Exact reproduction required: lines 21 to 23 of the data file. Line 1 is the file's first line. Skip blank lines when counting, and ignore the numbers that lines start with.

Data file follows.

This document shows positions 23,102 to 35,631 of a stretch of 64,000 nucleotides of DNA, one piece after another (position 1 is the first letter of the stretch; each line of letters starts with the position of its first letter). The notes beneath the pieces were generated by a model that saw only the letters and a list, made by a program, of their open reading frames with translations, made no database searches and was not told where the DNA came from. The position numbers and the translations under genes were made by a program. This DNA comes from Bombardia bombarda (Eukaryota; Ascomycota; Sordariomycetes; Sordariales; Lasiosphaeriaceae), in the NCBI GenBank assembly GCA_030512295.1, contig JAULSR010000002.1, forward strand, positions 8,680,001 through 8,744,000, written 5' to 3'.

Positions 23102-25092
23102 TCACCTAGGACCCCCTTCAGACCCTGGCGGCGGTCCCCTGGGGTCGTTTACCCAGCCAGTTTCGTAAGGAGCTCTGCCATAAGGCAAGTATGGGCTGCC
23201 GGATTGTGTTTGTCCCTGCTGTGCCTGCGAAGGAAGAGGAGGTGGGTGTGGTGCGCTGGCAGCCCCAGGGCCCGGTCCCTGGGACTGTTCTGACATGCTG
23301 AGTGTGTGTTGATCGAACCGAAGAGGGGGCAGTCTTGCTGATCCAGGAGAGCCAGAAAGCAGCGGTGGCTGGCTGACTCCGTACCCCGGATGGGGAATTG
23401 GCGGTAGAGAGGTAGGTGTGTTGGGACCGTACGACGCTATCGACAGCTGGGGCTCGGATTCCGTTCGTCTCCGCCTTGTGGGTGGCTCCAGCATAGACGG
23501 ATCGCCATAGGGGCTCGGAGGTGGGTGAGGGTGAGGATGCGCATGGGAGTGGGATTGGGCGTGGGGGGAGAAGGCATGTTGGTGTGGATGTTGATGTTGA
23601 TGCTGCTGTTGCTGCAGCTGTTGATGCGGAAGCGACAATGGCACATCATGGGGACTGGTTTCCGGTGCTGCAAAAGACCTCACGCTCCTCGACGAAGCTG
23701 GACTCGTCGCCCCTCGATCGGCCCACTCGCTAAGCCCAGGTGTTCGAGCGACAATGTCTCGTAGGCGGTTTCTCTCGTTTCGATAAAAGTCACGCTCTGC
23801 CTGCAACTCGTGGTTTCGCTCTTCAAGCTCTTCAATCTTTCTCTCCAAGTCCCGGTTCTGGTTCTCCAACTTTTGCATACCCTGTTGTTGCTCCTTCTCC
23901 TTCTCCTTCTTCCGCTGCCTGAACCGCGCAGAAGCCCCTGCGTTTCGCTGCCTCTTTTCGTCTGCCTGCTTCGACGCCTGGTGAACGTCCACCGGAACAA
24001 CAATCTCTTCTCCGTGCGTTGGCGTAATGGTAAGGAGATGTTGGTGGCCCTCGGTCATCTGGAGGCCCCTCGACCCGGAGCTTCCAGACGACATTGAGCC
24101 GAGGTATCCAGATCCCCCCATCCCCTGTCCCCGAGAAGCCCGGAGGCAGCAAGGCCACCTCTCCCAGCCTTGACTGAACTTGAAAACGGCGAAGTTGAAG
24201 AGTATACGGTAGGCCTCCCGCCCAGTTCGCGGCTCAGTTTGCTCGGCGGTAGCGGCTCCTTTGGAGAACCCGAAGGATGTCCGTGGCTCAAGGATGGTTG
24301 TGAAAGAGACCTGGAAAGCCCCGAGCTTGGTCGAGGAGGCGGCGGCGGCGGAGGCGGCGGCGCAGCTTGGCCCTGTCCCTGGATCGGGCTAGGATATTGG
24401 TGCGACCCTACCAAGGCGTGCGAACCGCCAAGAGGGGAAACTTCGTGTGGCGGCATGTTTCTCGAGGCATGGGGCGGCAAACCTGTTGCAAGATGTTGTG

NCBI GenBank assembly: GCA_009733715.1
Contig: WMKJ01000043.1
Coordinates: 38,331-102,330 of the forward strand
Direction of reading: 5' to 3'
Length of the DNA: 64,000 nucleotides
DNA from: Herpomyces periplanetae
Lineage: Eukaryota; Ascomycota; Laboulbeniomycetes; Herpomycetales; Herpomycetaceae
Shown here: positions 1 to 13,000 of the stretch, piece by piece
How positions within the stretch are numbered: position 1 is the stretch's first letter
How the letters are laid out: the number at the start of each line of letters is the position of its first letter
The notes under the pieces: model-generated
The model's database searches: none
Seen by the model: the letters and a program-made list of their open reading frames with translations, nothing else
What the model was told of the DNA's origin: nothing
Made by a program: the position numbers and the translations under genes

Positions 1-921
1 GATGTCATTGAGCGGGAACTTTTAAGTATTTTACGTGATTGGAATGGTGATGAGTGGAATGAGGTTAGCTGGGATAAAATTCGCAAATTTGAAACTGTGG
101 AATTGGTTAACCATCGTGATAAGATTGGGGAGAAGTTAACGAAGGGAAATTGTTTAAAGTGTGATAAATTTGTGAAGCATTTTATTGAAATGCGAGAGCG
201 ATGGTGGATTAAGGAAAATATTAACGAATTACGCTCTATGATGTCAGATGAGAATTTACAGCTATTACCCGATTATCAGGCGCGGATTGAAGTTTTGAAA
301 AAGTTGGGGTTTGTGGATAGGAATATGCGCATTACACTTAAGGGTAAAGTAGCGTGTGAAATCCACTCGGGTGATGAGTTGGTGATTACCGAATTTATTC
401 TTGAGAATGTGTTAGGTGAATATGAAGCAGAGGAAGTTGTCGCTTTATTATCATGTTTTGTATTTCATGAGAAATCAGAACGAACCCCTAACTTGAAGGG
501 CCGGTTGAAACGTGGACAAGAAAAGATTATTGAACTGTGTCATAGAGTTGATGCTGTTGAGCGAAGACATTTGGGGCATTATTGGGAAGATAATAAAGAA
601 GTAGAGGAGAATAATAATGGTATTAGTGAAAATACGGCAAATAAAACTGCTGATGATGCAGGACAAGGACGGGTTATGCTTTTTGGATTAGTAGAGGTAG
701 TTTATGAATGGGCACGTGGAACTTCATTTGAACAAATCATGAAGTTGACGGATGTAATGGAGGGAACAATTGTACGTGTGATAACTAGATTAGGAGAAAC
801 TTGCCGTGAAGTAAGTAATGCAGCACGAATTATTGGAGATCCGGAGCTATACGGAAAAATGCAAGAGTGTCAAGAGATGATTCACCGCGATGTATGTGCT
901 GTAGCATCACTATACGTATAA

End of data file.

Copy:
Length of the DNA: 64,000 nucleotides
DNA from: Herpomyces periplanetae
Lineage: Eukaryota; Ascomycota; Laboulbeniomycetes; Herpomycetales; Herpomycetaceae